A new study has found that the more an older man walks, the better his physical and mental health and his quality of life are likely to be.
Although walking ranks among the favourite forms of physical activity for older adults, few studies have considered the specific impact of walking as opposed to overall physical activity, on health in older people.
"Men’s health is becoming an increasing concern given their high rates of chronic diseases, diabetes and cardiovascular disease. In particular, health behaviours of older men have not been studied very much,” study’s lead author Jeff Vallance, Ph.D., associate professor in the faculty of health disciplines at Athabasca University in Canada, said.
He said that his team’s study was among the first to look carefully at objective measures of walking and of health and quality of life among older men.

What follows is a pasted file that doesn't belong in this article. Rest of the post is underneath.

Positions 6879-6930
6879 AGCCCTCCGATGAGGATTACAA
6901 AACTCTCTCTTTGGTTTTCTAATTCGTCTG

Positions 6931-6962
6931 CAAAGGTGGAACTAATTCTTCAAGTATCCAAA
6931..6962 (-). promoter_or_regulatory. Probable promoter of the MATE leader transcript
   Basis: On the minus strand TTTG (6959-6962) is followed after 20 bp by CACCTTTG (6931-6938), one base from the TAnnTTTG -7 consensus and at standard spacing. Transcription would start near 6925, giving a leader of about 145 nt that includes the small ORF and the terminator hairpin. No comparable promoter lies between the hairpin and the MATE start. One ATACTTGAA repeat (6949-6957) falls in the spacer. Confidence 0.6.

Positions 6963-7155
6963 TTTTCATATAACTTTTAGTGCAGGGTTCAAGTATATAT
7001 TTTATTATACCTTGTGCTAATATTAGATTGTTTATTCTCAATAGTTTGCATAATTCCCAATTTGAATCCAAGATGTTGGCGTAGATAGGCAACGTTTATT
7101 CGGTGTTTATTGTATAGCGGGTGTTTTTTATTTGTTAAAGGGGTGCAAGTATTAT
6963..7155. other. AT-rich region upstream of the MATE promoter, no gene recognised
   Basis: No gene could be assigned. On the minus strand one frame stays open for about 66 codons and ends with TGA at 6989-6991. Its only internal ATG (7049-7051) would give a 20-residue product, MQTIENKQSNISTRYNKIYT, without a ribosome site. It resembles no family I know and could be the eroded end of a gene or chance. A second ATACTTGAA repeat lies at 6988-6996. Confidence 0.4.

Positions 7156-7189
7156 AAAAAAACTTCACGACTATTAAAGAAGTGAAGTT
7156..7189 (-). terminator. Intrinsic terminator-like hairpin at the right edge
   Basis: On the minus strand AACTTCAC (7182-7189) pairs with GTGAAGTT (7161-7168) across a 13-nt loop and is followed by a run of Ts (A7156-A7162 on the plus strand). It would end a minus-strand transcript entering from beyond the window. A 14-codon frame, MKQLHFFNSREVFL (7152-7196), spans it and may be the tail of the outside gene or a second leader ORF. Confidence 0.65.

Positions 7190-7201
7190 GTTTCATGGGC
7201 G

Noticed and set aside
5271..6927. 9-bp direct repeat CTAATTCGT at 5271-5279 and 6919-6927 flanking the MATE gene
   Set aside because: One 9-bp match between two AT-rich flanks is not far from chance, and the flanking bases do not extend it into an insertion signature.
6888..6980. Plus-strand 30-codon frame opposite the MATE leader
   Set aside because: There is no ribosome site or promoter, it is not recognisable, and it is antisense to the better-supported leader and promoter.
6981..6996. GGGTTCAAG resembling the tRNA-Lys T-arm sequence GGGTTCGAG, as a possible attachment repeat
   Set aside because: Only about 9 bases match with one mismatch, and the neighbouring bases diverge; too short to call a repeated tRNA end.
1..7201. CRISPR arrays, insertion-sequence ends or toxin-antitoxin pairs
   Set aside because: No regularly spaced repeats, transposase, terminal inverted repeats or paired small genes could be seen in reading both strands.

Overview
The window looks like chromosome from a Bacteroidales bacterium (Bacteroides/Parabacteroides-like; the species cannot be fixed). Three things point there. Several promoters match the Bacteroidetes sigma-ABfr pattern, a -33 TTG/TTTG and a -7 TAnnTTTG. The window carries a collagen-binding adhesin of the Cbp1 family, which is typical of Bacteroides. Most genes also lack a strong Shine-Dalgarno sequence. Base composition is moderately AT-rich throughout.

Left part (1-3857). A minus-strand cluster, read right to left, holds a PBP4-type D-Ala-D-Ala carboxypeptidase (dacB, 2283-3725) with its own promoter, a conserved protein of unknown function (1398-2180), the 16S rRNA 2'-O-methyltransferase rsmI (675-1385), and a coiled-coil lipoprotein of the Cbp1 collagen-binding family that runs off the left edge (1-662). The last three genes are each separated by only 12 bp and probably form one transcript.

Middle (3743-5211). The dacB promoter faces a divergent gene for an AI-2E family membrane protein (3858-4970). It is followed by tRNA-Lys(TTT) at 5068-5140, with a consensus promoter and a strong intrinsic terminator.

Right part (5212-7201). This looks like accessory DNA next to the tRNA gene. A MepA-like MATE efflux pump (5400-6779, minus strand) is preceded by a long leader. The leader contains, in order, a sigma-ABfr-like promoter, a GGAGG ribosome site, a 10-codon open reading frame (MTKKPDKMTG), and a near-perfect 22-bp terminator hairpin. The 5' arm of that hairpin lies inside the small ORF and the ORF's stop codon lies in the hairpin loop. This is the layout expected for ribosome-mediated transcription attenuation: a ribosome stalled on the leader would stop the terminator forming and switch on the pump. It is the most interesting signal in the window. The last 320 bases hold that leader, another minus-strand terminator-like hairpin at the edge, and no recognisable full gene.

The researchers surveyed 385 men above age 55 living in Alberta, Canada. The majority (69 per cent) were overweight, with 19 per cent being obese. The men wore step pedometers for three consecutive days, including one weekend day, to measure walking activity.
The researchers divided the men into four groups based on the number of steps taken daily, ranging from lowest to highest. The men averaged 8,539 steps per day. Men who averaged the greatest number of steps per day reported more optimal quality of life profiles, in terms of both physical and mental health, than those averaging fewer steps per day.
The study is published in the American Journal of Health Promotion.